These and other objects of the invention will become more readily apparent from the ensuing specification, when taken in conjunction with the appended claims and drawings.
FIG. 1 depicts a representative embodiment in crosssection of the cable for transmitting phase and/or polarization modulated data.
FIG. 1a shows a variation of FIG. 1.
FIGS. 2 and 2a show variations of this inventive concept.
FIG. 3 shows a cross-sectional view of another embodiment of the cable that assures transmission of optical phase and/or polarized modulated data.
FIG. 3a shows a variation of FIG. 3.
FIG. 3b depicts a variation that enhances coilability.
Referring now to the drawings, FIGS. 1, 2, and 3 show respectively cables 10, 10', and 10" specifically designed to assure the transmission of optical phase modulated and/or polarization data over long distances. These designs and their variations provide a sufficiently static environment for one or more single-mode fibers in the context of static or dynamic tow operations to allow detection of optical phase data and polarization data. Reduction in phase noise as compared to a conventional hydrid fiber optic cable construction has been verified. The electro-opto-mechanical (EOM) cable invention avoided most problems associated with previous designs and provided a heretofore unrealized optical data capability.
An interferometric fiber optic hydrophone array is connected to one end of a cable and the other end of the cable is secured to a towing vessel. Usually phase coherent light is launched from a laser source and transmitted to the optical fiber forming an interferometric sensor in the array. Light is appropriately modulated by an impinging acoustic signal and is returned from the modulation zone via another fiber to be detected. Since the signal imposed phase modulation occurs by means of optical path length changes that result from axial strain in the fiber sensor, any additional changes in strain in the lead fiber cable will also engender optical path length differences. Another factor to consider is that the distribution of radial compressive stress on the lead fiber in the tow cable generates random dynamic deformation of the fiber refractive index ellipsoid. Dynamic radial compressive forces arise from armor squeeze, the combined effect of Poisson's ratio and radial components of the helical steel wire stress associated with fluctuations in cable tension.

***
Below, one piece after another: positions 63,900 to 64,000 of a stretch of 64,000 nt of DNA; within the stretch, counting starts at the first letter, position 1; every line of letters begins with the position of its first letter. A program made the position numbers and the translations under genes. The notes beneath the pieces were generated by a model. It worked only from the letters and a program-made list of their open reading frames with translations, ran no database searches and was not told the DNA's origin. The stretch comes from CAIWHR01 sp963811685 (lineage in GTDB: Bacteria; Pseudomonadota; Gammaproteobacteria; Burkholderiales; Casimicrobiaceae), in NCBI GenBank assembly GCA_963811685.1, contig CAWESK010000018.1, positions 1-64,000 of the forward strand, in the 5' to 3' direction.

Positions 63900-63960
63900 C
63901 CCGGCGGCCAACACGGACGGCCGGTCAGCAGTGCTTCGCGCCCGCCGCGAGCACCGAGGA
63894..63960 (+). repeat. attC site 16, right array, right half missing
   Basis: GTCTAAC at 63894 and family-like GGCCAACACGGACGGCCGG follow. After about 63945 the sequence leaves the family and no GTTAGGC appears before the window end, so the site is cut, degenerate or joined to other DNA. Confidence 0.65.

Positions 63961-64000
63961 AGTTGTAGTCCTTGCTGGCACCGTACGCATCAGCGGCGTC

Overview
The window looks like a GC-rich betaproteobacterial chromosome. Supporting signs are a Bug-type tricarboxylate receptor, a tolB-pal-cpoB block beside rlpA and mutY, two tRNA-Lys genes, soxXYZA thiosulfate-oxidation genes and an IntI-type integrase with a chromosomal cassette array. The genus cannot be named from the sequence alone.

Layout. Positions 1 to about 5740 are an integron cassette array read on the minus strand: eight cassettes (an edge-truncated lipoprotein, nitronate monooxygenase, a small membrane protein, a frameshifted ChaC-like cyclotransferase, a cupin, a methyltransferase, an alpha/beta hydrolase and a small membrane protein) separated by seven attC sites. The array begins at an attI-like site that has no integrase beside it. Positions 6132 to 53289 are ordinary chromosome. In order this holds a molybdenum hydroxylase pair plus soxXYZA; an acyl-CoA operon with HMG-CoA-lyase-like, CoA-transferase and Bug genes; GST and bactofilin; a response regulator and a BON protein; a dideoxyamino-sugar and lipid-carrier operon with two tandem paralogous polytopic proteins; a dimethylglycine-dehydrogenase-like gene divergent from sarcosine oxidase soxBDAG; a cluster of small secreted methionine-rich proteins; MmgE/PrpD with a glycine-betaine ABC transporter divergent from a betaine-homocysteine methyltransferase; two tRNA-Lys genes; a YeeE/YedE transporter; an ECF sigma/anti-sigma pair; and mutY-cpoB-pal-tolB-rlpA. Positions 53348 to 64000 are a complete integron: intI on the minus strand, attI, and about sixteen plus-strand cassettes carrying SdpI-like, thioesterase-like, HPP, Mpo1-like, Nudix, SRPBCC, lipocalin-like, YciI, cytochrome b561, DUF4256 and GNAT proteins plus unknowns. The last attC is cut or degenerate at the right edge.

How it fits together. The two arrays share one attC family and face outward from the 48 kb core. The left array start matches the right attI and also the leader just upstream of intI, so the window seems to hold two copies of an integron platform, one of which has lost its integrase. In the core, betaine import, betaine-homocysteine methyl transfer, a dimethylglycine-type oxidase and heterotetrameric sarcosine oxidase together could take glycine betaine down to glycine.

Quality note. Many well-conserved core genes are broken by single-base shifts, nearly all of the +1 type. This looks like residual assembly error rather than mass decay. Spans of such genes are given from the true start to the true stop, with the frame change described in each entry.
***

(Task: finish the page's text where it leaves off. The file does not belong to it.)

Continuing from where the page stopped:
Depending on the cable geometry itself, in particular, the location of fibers with respect to the adjacent components, internal compressive forces on the fiber will be either symmetric or asymmetric. In the former, refractive index changes will not be catastrophic with respect to phase demodulation. In the case of dynamic transverse compressive strain, the fiber will be deformed into elliptical cross-sections with dynamically changing eccentricities. The corresponding changes in refractive index induce a dynamic state of polarization in the transmitted light (dynamic stress birefringence). These strain induced phase noises superimposed upon phase data in the tow cable fiber constitute the lead-sensitivity problem avoided by the design of the cables of this invention.